Lời Giới Thiệu: Bài viết sau đây được viết vào năm 2001 bởi một sinh viên 17 tuổi, sinh trưởng tại hải ngoại. Xin được chia xẻ cùng quý vị toàn cầu nhân tháng tám tưởng niệm những anh hùng Kháng Chiến Quân Việt Nam.
On Sunday, August 26, 2001, I, like thousands of other people around the world, attended the memorial service for Admiral Hoang Co Minh. Before I attended the service I invited a few friends, all of college age, to come with me. They refused however, some explaining that they did not know anything about the man and other refusing because they associated him with the National United Front For the Liberation of Vietnam, war, and things that had already passed, having nothing to do with them.
In truth, what they said made sense. The last time I had heard someone speak of Admiral Minh was when I was about five or six years old. Knowing today that he passed away in 1987, the year that I was only three or four years old, I have to agree with my friends; the things Admiral Minh did fall under a time that no longer has anything to do with my generation. Despite all this, I still went to his memorial service because some part of my greatly admired the man and his comrades.
When I entered the hall in San Jose, California where the ceremony was held, I saw a very strange thing; there were numerous people wearing brown shirts. It has been a very long time since I have seen anyone wearing the brown shirt that signifies membership in the National United Front For the Liberation of Vietnam. Seeing the shirt, I slowly saw images of the South Vietnamese flag waving in the air and banners demanding freedom for Vietnam run through my mind. I was reminded of a simpler time from my childhood, a time where life just seemed better.
As the ceremony began I found it very difficult to be emotional. Part of me was even bored, due to the fact that everyone who spoke referred to things and events that I had no knowledge of. All I knew was that I had come to the memorial service because I admired Hoang Co Minh and that I had a certain affection for the brown colored shirt of the United Front. But when it came time for the slideshow portion of the ceremony and I was confronted with the images of Admiral Minh and his comrades I was very touched. And when I heard the song “This Century is Our Century” written by Vo Hoang, I realized why I had such high regard for Admiral Minh and those who wore the brown shirt of the United Front. When I was younger, too young to remember clearly, my parents often took me to protests and I greatly enjoyed the experience. In those moments that we demanded human rights and democracy for Vietnam, the image of the person on the street wearing the uniform of the United Front was rooted into my mind and my heart.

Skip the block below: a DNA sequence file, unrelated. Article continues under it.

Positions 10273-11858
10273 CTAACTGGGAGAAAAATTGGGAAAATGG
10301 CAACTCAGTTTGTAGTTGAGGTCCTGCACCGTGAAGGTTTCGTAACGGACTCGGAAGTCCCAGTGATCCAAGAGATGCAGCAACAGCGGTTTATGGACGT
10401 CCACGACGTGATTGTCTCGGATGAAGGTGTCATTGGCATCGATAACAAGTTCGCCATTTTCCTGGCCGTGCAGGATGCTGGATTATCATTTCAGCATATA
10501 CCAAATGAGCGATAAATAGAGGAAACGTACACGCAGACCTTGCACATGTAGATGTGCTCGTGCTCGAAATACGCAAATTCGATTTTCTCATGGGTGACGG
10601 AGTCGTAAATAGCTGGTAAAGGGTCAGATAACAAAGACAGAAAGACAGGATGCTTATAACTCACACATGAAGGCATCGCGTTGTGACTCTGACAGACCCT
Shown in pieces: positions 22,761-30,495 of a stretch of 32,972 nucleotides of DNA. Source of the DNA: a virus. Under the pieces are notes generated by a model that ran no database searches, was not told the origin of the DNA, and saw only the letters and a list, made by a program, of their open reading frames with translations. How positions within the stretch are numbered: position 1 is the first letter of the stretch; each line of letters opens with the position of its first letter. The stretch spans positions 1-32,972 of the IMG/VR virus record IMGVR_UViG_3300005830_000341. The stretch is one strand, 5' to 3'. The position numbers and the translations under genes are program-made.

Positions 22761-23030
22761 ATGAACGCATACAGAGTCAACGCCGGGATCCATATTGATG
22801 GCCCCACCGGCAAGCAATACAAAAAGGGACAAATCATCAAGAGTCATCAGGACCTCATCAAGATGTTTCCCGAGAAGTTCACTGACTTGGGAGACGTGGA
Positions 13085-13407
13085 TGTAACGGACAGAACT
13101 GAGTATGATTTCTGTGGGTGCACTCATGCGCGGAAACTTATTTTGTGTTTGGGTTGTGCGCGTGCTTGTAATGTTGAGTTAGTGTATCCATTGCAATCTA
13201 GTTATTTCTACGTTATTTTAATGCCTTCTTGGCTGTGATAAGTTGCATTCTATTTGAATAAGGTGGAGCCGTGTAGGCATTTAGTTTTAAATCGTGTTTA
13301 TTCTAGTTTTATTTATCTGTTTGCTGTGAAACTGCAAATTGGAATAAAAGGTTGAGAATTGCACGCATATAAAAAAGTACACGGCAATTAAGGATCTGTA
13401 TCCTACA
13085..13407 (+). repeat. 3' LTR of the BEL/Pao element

Uncovering this hidden link to my past, I became very attentive so that I could learn anything and everything about Admiral Minh and a time that I only partly recall. By the end of the service I had come to understand a number of things. I understood that Admiral Minh had been able to escape Vietnam and come to America. But not being able to find happiness with his personal life when the lives of his countrymen were in despair under a communist regime, he returned to Vietnam. There, Admiral Minh founded the National United Front For the Liberation of Vietnam with the hope of ensuring a better life and brighter future for the people of Vietnam. On the 28th of August 1987, Admiral Minh heroically gave his life on a trip returning to Vietnam to further his cause.